GARDEN GOURMET-- September 2008
Well, it’s here. This is what we’ve been gardening
for since early last spring (a lousy one, at that) Now it it here. I am
thinking in terms of Labor Day . . . and the month of September, which
translates into HARVEST.
Sure, it is sad. We would like to keep putting
seeds in the earth and see plants break through the soil to deliver for
us the produce we have come to count on. But as sure as Jack Frost will
spell doom for those same plants, we will have another go at it next spring
(about nine months from now) and the wait is our time for planning . .
. and dreaming. Gardening is like that.
Sure, in this Mid-western location, we have a
few weeks of grace during which our current plants will continue to yield
their produce. But, in most cases, while the late bloomers will still offer
a good taste, it will be smaller--nubbins (if we may use the word to represent
many forms of imperfect growths).
Still. As I have just indicated, those various
forms of imperfect produce can (usually are) very good to the taste buds
. . . and to nourishment.
Here, again, the infernal weeds that plagued our
gardens throughout the summer, give us a last hurrah by protecting the
plants they have hidden all summer, from the early appearances of Mr. Frost.
And these conditions may be with us right up to the first hard freeze .
. . maybe longer. They ward off the vagaries of the coming winter.
So don’t be too quick to destroy the remnants
of a once-productive garden. Hang on as long as you can. And, when you
must pack it in for another year, put the garden “leftovers” to good use.
One of those uses is chow-chow. I don’t believe
my procedure for making chow-chow, a sort-of relish with a green tomato
base, is quite as good as that made by late sister -- Maxine Chandler.
But it is a reasonable facsimile thereof, and it goes really well on sandwiches
or a plate of boiled beans. In the absence of having her recipe, I concocted
my own (it can be found on www.bayoubill.com). Do a search on “chow-chow”
with the search engine at the bottom of the opening page. The ingredients
are headed with green tomatoes and peppers.
Green tomatoes, if saved from freeze and frost,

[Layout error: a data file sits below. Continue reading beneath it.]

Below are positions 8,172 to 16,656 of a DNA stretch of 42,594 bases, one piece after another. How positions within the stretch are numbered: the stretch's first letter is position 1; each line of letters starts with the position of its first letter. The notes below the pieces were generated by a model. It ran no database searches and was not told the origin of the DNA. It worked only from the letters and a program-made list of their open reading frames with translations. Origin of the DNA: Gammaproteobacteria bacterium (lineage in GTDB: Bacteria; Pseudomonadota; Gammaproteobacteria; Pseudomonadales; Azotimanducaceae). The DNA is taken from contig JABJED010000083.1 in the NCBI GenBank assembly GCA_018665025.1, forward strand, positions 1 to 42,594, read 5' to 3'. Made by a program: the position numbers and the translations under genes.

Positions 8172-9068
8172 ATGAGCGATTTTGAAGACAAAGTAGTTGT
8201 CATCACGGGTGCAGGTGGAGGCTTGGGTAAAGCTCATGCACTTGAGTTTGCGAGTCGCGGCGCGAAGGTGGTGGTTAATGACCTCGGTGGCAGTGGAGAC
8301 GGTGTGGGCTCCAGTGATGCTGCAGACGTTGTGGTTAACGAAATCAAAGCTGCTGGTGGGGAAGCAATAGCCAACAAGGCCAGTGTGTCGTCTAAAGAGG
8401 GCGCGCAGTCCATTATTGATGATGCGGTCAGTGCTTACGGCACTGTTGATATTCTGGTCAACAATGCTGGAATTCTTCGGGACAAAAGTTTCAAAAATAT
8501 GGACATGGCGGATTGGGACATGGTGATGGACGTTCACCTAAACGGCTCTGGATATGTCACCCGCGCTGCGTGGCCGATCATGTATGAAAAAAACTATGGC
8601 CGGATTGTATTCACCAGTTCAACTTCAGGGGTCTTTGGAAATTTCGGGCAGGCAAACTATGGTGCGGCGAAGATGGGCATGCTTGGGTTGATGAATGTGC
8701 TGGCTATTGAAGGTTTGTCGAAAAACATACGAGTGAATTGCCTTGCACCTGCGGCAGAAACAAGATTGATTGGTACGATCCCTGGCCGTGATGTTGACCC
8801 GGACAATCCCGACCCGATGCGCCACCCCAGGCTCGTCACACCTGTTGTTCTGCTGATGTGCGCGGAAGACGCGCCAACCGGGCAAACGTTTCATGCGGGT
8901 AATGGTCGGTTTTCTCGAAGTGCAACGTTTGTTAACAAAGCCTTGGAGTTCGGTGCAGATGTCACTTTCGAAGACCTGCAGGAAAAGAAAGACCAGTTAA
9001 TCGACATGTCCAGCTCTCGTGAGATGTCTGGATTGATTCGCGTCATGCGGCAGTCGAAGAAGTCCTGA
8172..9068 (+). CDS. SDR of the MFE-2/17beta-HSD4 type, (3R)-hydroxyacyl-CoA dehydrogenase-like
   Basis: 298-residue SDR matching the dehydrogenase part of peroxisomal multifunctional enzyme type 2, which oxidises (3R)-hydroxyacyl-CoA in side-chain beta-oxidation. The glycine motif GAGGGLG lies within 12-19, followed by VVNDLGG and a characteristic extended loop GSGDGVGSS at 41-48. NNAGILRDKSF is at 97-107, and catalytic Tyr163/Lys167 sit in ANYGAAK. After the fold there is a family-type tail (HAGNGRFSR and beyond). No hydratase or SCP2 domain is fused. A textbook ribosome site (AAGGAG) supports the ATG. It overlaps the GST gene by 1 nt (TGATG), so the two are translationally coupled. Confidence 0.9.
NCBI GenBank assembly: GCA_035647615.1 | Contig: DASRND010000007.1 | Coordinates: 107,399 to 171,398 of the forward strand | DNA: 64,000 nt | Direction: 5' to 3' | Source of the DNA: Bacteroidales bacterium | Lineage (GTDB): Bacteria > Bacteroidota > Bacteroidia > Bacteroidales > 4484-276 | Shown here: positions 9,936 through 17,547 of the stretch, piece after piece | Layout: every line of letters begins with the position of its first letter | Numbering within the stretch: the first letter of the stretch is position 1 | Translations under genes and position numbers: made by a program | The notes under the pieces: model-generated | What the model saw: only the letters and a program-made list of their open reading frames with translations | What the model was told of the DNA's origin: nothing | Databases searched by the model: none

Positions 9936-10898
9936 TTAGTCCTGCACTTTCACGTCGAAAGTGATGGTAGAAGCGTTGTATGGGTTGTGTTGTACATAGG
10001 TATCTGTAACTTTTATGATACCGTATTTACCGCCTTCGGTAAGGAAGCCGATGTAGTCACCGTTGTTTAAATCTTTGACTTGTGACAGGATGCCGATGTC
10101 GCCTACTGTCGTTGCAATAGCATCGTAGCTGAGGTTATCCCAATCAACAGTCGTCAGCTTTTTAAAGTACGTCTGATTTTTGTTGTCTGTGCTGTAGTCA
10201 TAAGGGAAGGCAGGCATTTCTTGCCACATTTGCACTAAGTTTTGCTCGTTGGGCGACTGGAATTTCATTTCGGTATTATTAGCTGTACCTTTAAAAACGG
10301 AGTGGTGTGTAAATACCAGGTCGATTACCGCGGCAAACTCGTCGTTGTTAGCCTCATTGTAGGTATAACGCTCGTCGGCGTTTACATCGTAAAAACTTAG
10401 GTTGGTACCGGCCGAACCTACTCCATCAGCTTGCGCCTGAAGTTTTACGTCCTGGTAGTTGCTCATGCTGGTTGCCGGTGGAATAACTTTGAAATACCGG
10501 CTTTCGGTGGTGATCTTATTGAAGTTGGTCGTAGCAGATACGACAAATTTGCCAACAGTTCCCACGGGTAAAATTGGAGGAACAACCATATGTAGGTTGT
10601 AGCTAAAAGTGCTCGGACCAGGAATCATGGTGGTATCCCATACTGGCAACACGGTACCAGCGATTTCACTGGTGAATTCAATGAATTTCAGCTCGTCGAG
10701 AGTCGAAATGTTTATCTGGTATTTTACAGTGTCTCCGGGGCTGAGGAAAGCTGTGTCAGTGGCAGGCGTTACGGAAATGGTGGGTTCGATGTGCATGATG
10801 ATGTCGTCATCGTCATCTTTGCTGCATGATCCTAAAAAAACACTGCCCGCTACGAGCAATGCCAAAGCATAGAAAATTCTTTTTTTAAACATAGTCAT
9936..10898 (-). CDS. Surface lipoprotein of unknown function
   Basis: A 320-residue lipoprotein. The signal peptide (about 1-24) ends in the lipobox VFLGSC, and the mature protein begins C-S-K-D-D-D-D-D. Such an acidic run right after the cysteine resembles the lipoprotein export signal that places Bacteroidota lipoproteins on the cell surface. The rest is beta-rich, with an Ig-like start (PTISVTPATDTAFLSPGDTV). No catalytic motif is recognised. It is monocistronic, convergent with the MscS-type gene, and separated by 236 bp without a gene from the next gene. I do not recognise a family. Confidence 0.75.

may also be wrapped individually in newspaper and kept at 40 degrees to
ripen later in winter, Their taste does not quite measure up to vine fresh,
but they are a treat on Christmas Day . . . or thereafter.
Any kind of green pepper can be salvaged and frozen
in pieces for winter cooking. As a garnish helper they are superb. They
also may be strung on a strong thread and dried.
The last hurrah of green beans can very well come
in the form of “shellies.” Green beans may be allowed to mature on the
vine expressly for this purpose. A third or fourth crop is often destined
for this use.
I know of nothing more pleasant than sitting in
the November sun to shell a basket of beans.
Pumpkins may be your finale crop, along with turnips,
which should have been planted in late summer. Pumpkin butter or pies will
put a gleam in all eyes.
And for those over-the-hill ears of tough sweet
corn, there is the little-known practice of buttering and roasting slowly
in an oven. Pick off the browned grains of corn for a snack. Rather waxy,
and they cling to the teeth, but tasty.
new feature of this column--it makes its debut with this edition is derived
from the incredible sandwich. There are millions of them about the world
and we would like to give them some ink.
Our first entry in this category is the so-called
“Mater Sandwich” of Terry “Terrible Terry” Shive of Salisbury, North Carolina.
Terry, a fishing friend of mine, is a farmer who specializes in beef cattle
(cows). He is also an avid gardener and one of his prime garden products
is the Mater (tomato) Sandwich although he fashions many gastronomical
delights from the plants he grows.
Here, in his words, is how he makes it: “yes BB,
the mater sandwich . . . a staple in my life for as long as I can remember.
I think I was put on them when weaned. Simply two slices of bread . . .
I grew up on white . . . Merita . . . but Louann (wife) has had us on whole
wheat now for years . . . either is good. Dukes Mayonaisse is the
only spread for me to use though . . . now (the light lower fat). Spread
it onto one side of bread . . . (the lower one) . . . with a knife
(amount? probably a heaping teaspoon . . . nothing precise). I slice
the mater rather thick . . . between a half inch and three quarters (depending
on my supply of maters) and then salt and pepper (I go easy on the pepper)
. . . put the other slice of bread on top and have at it. I usually
leave the tomato skin on except later in the season when it tends to get
tough . . . then I peel the mater before slicing it . . . yum, yum!”
MY MATER SANDWICH--I
make a “mater” sandwich in much the image of Terry’s, but I get a little
more hoity-toity with the whole affair by adding at least a light coating
of mustard on the inside of the top slice of bread and who knows what else.
I don’t know until I get started.
Now and then I add a thin slice or two of cucumber,
some dried beans (cooked, of course), some canned tuna, or even thinly
sliced radishes (if I have them). I have been known to replace the mustard
with a thin coating of peanut butter. The tomato and mayo dominates, of
Actually, as Terry points, the only items necessary
are tomato slices, mayonnaise, and bread for a really tasty treat. I think
having a chilled tomato is a good start.